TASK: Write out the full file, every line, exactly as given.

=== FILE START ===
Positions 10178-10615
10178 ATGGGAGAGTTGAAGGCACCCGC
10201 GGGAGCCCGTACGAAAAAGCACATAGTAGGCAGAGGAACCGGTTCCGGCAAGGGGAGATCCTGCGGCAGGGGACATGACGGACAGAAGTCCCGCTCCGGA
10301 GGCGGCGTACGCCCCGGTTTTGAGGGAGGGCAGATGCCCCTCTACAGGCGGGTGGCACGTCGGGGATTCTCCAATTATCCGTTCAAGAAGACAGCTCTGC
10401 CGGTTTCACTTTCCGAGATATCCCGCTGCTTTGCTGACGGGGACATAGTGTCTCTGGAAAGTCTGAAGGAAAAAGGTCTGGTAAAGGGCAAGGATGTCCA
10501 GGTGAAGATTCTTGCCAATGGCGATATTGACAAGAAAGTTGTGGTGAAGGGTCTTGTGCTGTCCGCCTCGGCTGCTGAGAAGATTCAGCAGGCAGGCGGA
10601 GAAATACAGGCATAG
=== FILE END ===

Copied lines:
Positions 10178-10615
10178 ATGGGAGAGTTGAAGGCACCCGC
10201 GGGAGCCCGTACGAAAAAGCACATAGTAGGCAGAGGAACCGGTTCCGGCAAGGGGAGATCCTGCGGCAGGGGACATGACGGACAGAAGTCCCGCTCCGGA
10301 GGCGGCGTACGCCCCGGTTTTGAGGGAGGGCAGATGCCCCTCTACAGGCGGGTGGCACGTCGGGGATTCTCCAATTATCCGTTCAAGAAGACAGCTCTGC
10401 CGGTTTCACTTTCCGAGATATCCCGCTGCTTTGCTGACGGGGACATAGTGTCTCTGGAAAGTCTGAAGGAAAAAGGTCTGGTAAAGGGCAAGGATGTCCA
10501 GGTGAAGATTCTTGCCAATGGCGATATTGACAAGAAAGTTGTGGTGAAGGGTCTTGTGCTGTCCGCCTCGGCTGCTGAGAAGATTCAGCAGGCAGGCGGA
10601 GAAATACAGGCATAG